The Allvit body was not designed as a crash protector, but is an extreme example (extra long) of a dropped parallelogram knuckle, supporting an inverted parallelogram pivoting from the bottom in top-swing fashion instead of from the top (so as to have the guide pulley better track the slanted/convex profile of the freewheel).

Other limitations imposed by the Allvit's design include it's length and thus leverage acting on any dropout hanger to which it is attached, it's stiff return spring, and it's somewhat regressive actuation/travel ratio as it approaches the largest cog.

But it can work great, given well-fitted, modern cabling, and well-lubricated shift lever pivot, even using the Twin-Stik levers.
It can also be modified for six-speed use, with a bit of grinding for increased travel, and with the hub spacing made to position a six-speed freewheel optimally


.
I bought a 1973 Continental a few years ago. It was kind of like a barn find survivor with all of its original components, most of which were in pretty good shape. I did some maintenance one it, and was proud of myself for getting the Allvit RD to work correctly. The chrome had been scratched off it at some point, but it was still functional. The bike rode well enough, but had a heavy feel that I wasn't enamored with, so I sold it and made a nice profit.

I like for things to be as original as I can keep them. The problem is that Heuret Allvit RDs are kind of thin on the ground right now, and priced accordingly.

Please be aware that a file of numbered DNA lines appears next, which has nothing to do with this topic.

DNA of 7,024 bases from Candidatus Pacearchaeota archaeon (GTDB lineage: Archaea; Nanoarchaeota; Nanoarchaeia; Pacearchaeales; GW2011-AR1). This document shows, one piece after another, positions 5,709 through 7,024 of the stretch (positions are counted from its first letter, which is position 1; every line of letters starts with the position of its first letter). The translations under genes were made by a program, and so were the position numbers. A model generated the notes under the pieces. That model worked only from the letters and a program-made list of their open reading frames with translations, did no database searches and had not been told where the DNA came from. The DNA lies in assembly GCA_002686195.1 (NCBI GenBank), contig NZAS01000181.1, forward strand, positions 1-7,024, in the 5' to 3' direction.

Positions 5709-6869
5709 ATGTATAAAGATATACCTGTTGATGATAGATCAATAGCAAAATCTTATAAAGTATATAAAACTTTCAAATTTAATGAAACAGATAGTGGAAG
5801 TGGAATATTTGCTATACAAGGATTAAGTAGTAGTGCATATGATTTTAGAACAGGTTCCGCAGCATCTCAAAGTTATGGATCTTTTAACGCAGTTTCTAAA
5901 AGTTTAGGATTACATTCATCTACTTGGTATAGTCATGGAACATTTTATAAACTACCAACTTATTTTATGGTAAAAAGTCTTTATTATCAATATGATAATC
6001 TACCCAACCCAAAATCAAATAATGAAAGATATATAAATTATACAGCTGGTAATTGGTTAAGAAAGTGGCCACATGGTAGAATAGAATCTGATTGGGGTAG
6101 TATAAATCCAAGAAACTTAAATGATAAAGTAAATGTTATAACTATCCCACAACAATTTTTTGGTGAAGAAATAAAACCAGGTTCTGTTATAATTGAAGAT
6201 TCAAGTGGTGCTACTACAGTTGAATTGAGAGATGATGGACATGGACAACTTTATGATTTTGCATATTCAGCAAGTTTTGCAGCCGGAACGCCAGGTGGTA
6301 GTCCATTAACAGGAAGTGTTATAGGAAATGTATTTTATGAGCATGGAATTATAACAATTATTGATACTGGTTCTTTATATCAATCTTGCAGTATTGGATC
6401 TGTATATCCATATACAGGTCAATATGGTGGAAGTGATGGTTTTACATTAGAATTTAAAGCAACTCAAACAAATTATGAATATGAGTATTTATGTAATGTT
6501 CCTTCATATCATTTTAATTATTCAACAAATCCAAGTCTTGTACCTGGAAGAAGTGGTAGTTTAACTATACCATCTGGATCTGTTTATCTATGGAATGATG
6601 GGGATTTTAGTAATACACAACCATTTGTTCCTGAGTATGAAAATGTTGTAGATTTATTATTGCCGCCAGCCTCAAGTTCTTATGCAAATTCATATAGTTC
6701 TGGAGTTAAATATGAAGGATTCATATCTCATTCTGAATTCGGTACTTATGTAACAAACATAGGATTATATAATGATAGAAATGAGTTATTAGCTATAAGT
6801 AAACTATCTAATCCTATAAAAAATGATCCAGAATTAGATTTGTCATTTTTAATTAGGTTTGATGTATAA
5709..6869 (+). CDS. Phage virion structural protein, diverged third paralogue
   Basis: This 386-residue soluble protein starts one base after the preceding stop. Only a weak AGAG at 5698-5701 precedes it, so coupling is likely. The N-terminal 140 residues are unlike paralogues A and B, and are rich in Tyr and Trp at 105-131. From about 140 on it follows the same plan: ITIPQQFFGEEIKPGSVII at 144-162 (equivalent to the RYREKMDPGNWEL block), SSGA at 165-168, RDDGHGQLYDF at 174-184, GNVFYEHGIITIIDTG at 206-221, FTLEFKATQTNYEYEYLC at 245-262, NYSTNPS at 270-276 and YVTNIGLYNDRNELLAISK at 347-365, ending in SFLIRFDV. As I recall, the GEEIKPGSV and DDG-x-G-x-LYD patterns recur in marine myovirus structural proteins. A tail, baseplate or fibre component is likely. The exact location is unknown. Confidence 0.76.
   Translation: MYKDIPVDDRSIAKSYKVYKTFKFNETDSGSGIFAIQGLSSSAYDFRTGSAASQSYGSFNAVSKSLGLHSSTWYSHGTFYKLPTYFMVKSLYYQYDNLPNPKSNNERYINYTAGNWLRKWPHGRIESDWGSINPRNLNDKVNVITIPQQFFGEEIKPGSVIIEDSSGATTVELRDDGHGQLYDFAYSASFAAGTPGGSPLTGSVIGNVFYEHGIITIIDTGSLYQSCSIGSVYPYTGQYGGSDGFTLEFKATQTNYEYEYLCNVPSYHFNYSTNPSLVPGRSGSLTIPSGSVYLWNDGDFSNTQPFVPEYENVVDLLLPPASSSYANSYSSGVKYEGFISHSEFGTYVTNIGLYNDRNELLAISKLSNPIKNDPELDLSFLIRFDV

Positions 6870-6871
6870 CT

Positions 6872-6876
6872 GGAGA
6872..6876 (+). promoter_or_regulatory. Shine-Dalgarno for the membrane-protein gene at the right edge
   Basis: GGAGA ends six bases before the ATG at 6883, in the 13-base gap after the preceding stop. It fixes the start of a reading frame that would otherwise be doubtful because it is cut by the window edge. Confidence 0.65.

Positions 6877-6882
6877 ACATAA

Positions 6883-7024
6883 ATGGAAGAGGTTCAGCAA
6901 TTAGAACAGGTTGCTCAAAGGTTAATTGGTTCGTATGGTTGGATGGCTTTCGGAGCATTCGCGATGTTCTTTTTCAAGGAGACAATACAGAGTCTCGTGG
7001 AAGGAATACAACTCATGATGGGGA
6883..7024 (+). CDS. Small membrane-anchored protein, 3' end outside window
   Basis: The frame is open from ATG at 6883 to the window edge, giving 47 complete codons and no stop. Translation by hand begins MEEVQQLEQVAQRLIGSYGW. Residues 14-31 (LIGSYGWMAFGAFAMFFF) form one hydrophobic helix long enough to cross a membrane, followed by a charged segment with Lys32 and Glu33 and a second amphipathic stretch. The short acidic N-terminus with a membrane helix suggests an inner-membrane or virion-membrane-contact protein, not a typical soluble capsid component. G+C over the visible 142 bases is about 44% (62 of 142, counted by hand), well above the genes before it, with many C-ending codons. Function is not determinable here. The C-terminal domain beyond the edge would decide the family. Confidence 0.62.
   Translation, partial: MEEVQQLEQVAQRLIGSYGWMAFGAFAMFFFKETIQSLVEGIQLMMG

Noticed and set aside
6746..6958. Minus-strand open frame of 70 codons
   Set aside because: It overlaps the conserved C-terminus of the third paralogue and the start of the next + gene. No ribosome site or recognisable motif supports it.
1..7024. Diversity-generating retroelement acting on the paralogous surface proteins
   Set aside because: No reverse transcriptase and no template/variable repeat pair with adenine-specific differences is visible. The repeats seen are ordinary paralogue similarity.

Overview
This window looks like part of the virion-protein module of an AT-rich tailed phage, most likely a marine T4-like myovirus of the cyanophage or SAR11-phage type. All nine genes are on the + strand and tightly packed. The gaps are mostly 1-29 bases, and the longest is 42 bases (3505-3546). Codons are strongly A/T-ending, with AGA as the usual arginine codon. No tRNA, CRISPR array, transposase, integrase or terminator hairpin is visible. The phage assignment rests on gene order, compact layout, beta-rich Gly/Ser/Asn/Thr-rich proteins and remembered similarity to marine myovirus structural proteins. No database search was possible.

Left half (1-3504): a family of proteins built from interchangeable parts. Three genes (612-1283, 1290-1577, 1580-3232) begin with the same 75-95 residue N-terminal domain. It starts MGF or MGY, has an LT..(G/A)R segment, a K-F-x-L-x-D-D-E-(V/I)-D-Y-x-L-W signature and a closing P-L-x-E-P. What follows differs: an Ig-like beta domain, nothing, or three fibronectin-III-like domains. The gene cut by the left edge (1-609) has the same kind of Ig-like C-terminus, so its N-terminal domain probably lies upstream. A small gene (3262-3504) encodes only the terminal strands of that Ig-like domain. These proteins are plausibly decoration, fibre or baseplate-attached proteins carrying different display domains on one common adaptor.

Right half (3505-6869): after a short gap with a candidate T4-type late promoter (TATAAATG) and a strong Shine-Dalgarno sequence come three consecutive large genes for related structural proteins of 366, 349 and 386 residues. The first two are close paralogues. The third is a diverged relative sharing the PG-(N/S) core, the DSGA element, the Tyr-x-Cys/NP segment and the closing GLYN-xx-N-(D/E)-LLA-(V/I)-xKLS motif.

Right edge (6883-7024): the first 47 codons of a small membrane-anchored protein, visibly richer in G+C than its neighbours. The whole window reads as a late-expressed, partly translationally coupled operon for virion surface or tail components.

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Old 12-21-21, 09:25 PM
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Originally Posted by dddd View Post
The Huret Allvit or Schwinn Sprint <snip> seems best designed for use with a 28t largest cog.
The long-cage Allvit that came on my '73 SS handles a 34t FW just fine, no straining. I think a 32t came on it originally. (Yep, just looked up the catalog: 32t was stock). I have often wondered what the trick is, what else they changed compared to the stock Allvit to make it shift to such a large FW. The jockey pulley is concentric with the cage pivot, so the length of the cage shouldn't affect the big FW cog it can shift to, right? So I wonder, would this mech shift to a 34t if I put a short cage on it? Not that I would want that, just wondering.

The long cage has enough chain-wrap for a triple in front too, but the front derailer doesn't, width-wise ó not enough travel. I actually took both adjustment screws completely out, because from all the way out as far as it can go, to all the way in, is just right for the double I have on there. If I really wanted a triple, I'd find a way to make it work, but my current gear range is just right.

I replaced the Ashtabula crank with a TA Cyclotouriste (using a 3-piece BB adaptor), and my two chainrings are a lot smaller than the stock 39-52, something like 32-46 (I forget).



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Old 12-22-21, 12:43 AM
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Originally Posted by bulgie View Post
The long-cage Allvit that came on my '73 SS handles a 34t FW just fine, no straining. I think a 32t came on it originally. (Yep, just looked up the catalog: 32t was stock). I have often wondered what the trick is, what else they changed compared to the stock Allvit to make it shift to such a large FW. The jockey pulley is concentric with the cage pivot, so the length of the cage shouldn't affect the big FW cog it can shift to, right? So I wonder, would this mech shift to a 34t if I put a short cage on it? Not that I would want that, just wondering...
Mark B